Electrolux EI23BC35KS Counter-Depth Refrigerator Review
High-end style, only adequate quality.
The Electrolux EI23BC35KS (MSRP $3,199) counter-depth French door is a niche product for those who want a fridge that sits flush with their countertops. It has a fancy design and extra features, but disappointed in our lab tests. Sure, it’s energy efficient, but uniformly poor temperature consistency in both compartments is a major no-no when it comes to refrigeration and freezing.
Design & Usability
A shallow build for a streamlined kitchen.
Aside from its 28.5 inch depth, the EI23BC35KS is more or less identical to every other French door Electrolux that we’ve reviewed. It’s got an incredibly reflective stainless steel finish that picks up on every single fingerprint and smudge. Pale LED interior lighting is bright, and casts a cool glow over all of your food. All the drawers easily slide open and shut, and the shelves—though a bit heavy—aren’t too difficult to reposition.
Electrolux is one of the few manufacturers who hasn’t jumped onto the on-the-door icemaker bandwagon. Instead, they have two icemakers: a large, cumbersome one in the fridge that supplies the through-the-door dispenser, as well as a traditional icemaker with flip handle in the freezer. This model comes with a large ice bucket, but it takes up about a third of the upper freezer rack, cutting dramatically into the available storage space.
Normally you can reposition door shelves on a French door fridge with impunity, but not so with a counter-depth. If you put the larger, gallon-sized shelf in the wrong spot, it’ll actually hit the front edge of the interior shelves. That’s not an Electrolux-specific fault, just one that’s endemic of counter-depths. The water filter, on the other hand, is of a manufacturer-specific design that’s definitely irritating. Supposedly you just push on a small panel and it pops out, but more often than not we had to push and pry on the filter to remove it.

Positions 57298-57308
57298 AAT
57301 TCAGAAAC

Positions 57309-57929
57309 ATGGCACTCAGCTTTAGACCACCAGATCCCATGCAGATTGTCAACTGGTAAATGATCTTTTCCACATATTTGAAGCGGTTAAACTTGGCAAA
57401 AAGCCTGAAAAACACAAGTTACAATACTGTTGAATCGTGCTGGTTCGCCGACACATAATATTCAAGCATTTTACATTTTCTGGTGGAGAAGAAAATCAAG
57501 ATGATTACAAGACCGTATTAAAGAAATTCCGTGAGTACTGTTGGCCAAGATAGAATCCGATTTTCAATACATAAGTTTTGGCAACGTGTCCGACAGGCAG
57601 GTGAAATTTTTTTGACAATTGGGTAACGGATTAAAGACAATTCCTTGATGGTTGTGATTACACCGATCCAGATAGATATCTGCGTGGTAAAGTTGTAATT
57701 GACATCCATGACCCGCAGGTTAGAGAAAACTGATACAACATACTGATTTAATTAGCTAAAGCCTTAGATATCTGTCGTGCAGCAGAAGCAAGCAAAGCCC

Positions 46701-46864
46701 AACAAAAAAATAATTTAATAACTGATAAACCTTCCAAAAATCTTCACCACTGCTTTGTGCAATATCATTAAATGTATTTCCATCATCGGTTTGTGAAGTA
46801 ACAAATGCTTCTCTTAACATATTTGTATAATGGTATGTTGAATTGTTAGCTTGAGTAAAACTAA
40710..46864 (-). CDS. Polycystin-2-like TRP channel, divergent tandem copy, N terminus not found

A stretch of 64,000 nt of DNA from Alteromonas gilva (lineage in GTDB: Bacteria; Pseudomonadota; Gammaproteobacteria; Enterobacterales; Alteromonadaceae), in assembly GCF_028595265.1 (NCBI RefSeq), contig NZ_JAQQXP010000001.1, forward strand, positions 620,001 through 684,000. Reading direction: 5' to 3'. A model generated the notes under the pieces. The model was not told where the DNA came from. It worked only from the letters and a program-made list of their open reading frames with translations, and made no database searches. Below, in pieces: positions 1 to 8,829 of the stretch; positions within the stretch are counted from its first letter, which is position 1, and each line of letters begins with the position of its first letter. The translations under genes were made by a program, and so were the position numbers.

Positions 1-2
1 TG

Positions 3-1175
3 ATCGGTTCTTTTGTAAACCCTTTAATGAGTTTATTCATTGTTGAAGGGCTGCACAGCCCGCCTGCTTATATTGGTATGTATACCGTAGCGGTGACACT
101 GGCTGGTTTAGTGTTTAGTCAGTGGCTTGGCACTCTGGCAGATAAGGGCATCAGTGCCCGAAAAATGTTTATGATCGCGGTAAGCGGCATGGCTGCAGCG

Performance & Features
Temperature output is way too shaky.
It’s common for a fridge to run a little warm, but this Electrolux churned out temperatures about five degrees hotter than what was set on the external thermostat. Even worse, both the fridge and freezer compartments were very inconsistent over time. Delicate items like cottage cheese or yogurt kept in the fridge section may spoil sooner than they would in a more consistent, while the freezer runs a higher-than-average risk of causing freezer burn.
The fringe benefits of this fridge were actually quite impressive. Energy consumption was low, storage capacity—for a counter-depth—was high, and the crispers were absolutely fantastic when it came to retaining moisture.
As far as fridge features go, the Electrolux covers all the standard bases. From the exterior control panel, you can activate the icemaker, turn on a control lock—great for households with small children—or switch between crushed and cubed ice for the dispenser.
For in-depth performance information, please visit the Science Page.
A Cold Shoulder
Too much inconsistency.
Sure, the Electrolux EI23BC35KS may save you money on the electric bill, and its crispers retain a ton of moisture, but it doesn’t do a great job of actually refrigerating groceries. This is more likely than not a fridge you'll probably want to pass on. If you’re dead-set on an Electrolux counter-depth, you could always go with the nearly-identical EW28BS85KS. It’s more expensive, but the performance was more in keeping with its high price tag.
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